In the bustling city of Bangkok, amidst the flurry of shoppers casually interacting with cash deposit machines and automatic teller machines, a financial predicament is brewing unnoticed by the busy masses. An unprecedented wave of fraud is quietly unfolding within the banking landscape, with an alarming number of illicit “mule” accounts identified by none other than the Anti-Money Laundering Office (Amlo).
This issue parallels a compelling narrative akin to a detective novel, with up to half a million bank accounts fingered as potential mule accounts, utilised to streamline fraudulent transactions. However, Amlo is not standing idle. A comprehensive action plan is being rolled out to stamp out this burgeoning issue. From next month, the requirement of detailed identity verification for all cash deposits via ATMs will be implemented to facilitate more effective transaction tracking.
Out of a massive 121 million bank accounts currently harnessed nationwide, Amlo’s spokesman, Witthaya Nititham revealed that between 200,000 and 500,000 could potentially be mule accounts. To crack this case wide open, Amlo officials are joining forces with the police Cyber Crime Investigation Bureau. The combined effort is focused on scrutinising suspect accounts, which may have been cunningly registered by proxies acting on behalf of scam gangs.
Interestingly, their investigations have already yielded substantial results. The dogged agencies have pinpointed over 10,000 individuals who have orchestrated the opening of more than 70,000 mule accounts. This breakthrough was achieved through relentless police investigations into fraud cases, as they tracked victims’ money transfers, uncovering the deceptive banking tactics deployed.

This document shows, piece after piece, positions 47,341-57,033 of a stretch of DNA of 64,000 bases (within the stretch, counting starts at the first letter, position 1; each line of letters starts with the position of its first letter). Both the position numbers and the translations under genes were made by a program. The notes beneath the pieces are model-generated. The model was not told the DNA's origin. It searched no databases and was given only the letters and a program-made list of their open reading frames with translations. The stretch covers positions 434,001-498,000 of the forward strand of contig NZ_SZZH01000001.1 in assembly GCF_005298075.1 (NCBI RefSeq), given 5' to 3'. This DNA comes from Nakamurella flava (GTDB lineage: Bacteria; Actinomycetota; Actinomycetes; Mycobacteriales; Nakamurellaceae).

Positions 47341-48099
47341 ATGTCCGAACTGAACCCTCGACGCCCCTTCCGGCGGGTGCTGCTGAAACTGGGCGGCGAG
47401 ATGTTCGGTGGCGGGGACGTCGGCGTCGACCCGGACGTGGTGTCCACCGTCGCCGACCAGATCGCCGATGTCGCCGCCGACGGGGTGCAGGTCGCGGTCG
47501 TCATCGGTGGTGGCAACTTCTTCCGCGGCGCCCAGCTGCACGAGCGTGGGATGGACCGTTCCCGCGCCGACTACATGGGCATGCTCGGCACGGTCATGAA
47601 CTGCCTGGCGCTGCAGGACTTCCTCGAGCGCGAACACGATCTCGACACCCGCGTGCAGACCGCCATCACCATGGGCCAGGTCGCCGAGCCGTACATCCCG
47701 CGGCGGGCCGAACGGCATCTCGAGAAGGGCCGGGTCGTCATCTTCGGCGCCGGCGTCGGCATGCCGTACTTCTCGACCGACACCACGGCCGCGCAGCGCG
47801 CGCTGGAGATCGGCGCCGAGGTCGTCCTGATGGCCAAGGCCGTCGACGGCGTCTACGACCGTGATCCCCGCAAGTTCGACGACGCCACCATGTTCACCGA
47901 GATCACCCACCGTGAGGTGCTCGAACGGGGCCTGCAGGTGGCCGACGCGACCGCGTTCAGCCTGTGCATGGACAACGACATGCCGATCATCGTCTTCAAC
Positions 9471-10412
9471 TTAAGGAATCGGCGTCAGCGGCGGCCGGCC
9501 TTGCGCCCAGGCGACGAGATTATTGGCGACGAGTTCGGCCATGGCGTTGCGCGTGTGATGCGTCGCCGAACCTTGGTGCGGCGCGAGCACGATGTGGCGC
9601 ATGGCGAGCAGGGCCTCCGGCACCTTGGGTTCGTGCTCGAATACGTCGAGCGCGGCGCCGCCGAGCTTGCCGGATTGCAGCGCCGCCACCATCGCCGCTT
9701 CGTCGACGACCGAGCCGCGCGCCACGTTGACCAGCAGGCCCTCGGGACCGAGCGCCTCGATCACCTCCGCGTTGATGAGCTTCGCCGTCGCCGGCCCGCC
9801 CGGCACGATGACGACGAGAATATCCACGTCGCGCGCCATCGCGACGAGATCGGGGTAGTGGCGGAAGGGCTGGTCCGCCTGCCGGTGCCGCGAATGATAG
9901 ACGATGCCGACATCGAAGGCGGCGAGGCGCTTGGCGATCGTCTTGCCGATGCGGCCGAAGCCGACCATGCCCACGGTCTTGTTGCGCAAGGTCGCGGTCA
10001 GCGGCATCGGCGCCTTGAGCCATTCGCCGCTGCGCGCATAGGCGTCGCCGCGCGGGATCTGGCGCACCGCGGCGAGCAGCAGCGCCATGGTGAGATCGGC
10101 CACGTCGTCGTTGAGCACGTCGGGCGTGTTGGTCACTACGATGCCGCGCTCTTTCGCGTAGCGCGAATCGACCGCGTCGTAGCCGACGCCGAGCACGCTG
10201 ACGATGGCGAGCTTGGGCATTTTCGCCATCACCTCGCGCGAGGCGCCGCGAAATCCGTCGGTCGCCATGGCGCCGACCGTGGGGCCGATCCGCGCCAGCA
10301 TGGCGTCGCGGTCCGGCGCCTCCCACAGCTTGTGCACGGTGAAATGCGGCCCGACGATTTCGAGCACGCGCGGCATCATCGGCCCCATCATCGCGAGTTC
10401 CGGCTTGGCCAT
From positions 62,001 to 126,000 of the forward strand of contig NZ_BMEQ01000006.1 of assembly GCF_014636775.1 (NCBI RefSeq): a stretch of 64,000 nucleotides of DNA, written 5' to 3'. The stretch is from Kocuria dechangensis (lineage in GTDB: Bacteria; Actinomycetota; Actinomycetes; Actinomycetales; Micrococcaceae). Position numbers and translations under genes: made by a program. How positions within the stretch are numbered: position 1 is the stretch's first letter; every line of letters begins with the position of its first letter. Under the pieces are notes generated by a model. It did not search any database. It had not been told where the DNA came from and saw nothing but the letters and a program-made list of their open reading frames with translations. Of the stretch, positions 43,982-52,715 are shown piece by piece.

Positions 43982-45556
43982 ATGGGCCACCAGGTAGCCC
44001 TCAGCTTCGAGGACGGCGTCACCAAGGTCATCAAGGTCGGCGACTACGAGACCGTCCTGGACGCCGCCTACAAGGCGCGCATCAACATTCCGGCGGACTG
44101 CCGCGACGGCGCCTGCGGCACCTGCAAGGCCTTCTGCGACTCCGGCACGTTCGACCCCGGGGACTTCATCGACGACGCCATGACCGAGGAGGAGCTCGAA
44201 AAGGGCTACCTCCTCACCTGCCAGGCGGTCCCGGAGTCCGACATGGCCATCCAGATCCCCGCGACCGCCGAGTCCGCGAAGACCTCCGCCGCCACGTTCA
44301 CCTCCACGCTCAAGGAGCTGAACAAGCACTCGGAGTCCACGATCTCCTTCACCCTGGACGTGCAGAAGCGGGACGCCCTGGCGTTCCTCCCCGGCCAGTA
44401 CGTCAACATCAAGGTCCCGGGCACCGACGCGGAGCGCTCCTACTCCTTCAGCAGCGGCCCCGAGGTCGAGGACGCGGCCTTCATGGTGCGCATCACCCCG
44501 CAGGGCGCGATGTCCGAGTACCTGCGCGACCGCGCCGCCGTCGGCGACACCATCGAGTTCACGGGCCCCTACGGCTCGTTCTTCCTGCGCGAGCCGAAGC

This data, once verified, was promptly communicated to the respective commercial banks, resulting in effective actions to freeze these contentious accounts. Sounding the alarm at an even further increase in proxy accounts, Mr. Witthaya noted that these accounts are sprouting up at a rate of approximately 1,000 a week. These alarming statistics highlight the urgency of the agency’s anti-fraud measures.
As part of these crucial anti-fraud measures, from November 11, all ATM cash depositors will need to provide proof of identity. For every deposit of up to 30,000 baht, a depositor must provide their citizenship ID number and their mobile phone number. On verification of these details, the depositor will receive a secure one-time password (OTP) from the bank which they’ll use to finalize the transaction.
For more substantial deposits ranging between 30,000 and 100,000 baht, depositors will be required to provide further details encompassing their ATM, debit card, or credit card credentials, along with their personal identification number (PIN).
Over the past year, this financial crime crackdown has resulted in Amlo freezing and seizing more than 9.4 billion baht worth of assets implicated in fraud and online gambling cases. Most of these cases have been adjudicated in court, resulting in assets valued at 8.8 billion baht being forfeited to the state.
As this crime-fighting narrative continues to unfold, the diligent stakeholders tirelessly work to outsmart the scam gangs, ensuring the financial safety of the nation’s citizens.